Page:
Validation of surgical wound classification in the operating room

Denise M. Card, Pamela S. Falk, C. Glen Mayhall

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Abstract

OBJECTIVE: To determine the accuracy with which circulating nurses (CNs) classify surgical procedures by risk of contamination in the operating room. DESIGN: Classification of surgical procedures by CNs was compared with the classification of surgical procedures by a physician observer. SETTING: University-affiliated, tertiary care hospital. METHODS: Circulating nurses used the traditional wound classification system of clean, clean-contaminated, contaminated, and dirty-infected to classify surgical wounds in the operating room. A physician remained in the operating room throughout each of 100 surgical procedures and simultaneously classified surgical wounds without the knowledge of the CNs. RESULTS: Classification of surgical wounds by CNs was compared with classification by the physician observer for 50 cases in general surgery and 50 cases in trauma surgery. Compared with the physician observer, the overall accuracy of classification by CNs was 88% (95% confidence interval [Cl] of 81.6% to 94.4%; Kappa statistic, 0.83). Classification of surgical wounds was more difficult in trauma surgery (accuracy of 82%) than in general surgery (accuracy of 94%). Accuracy increased for both services when surgical wounds were classified into just two categories (clean or clean-contaminated versus contaminated or dirty-infected). CONCLUSIONS: Surgical wounds can be classified in the operating room with a high degree of accuracy by CNs. Classification was more difficult in trauma than in general surgery, but classification in trauma surgery improved with feedback to and additional education of CNs. The accuracy of classification by CNs was even higher when classifications were divided into just two categories. (Infect Control Hosp Epidemiol. 1993;14:255-259.).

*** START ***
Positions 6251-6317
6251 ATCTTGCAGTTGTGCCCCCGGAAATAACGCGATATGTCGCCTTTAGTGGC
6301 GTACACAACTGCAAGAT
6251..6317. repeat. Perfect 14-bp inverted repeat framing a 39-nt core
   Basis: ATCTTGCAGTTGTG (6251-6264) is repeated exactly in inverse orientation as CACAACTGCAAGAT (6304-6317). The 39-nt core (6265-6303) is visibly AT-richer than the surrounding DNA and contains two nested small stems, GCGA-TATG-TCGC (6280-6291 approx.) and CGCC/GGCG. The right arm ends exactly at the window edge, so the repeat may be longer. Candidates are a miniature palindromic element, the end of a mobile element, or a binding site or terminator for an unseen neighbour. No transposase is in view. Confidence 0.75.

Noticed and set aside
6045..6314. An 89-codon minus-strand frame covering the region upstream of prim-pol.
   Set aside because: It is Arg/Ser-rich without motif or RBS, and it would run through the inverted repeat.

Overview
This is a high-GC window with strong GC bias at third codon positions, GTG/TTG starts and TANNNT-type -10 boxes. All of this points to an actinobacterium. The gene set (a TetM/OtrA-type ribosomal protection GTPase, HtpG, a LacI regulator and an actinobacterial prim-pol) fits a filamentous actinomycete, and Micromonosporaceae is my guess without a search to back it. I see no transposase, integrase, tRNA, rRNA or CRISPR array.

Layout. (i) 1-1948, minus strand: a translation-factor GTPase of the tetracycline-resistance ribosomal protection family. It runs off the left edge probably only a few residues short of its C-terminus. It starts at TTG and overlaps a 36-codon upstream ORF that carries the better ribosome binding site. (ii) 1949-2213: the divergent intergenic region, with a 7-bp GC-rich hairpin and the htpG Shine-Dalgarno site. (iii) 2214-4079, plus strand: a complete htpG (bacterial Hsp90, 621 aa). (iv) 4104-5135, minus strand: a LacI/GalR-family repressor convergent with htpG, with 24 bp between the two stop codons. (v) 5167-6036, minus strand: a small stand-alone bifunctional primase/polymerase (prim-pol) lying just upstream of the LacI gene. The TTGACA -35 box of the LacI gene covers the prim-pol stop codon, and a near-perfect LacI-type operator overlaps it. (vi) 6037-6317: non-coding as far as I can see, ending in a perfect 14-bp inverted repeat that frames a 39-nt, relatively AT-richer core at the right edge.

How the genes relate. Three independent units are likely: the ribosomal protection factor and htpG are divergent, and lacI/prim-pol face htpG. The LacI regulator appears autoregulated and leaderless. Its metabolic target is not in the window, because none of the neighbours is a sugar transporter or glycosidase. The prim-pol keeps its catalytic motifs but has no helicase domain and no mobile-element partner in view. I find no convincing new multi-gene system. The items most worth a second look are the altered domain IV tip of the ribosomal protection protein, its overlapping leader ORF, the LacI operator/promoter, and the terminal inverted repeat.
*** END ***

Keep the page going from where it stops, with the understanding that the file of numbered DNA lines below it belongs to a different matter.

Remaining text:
Original languageEnglish (US)
Pages (from-to)255-259
Number of pages5
JournalInfection Control & Hospital Epidemiology
Volume14
Issue number5
DOIs
StatePublished - May 1993

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ASJC Scopus subject areas

  • Epidemiology
  • Microbiology (medical)
  • Infectious Diseases

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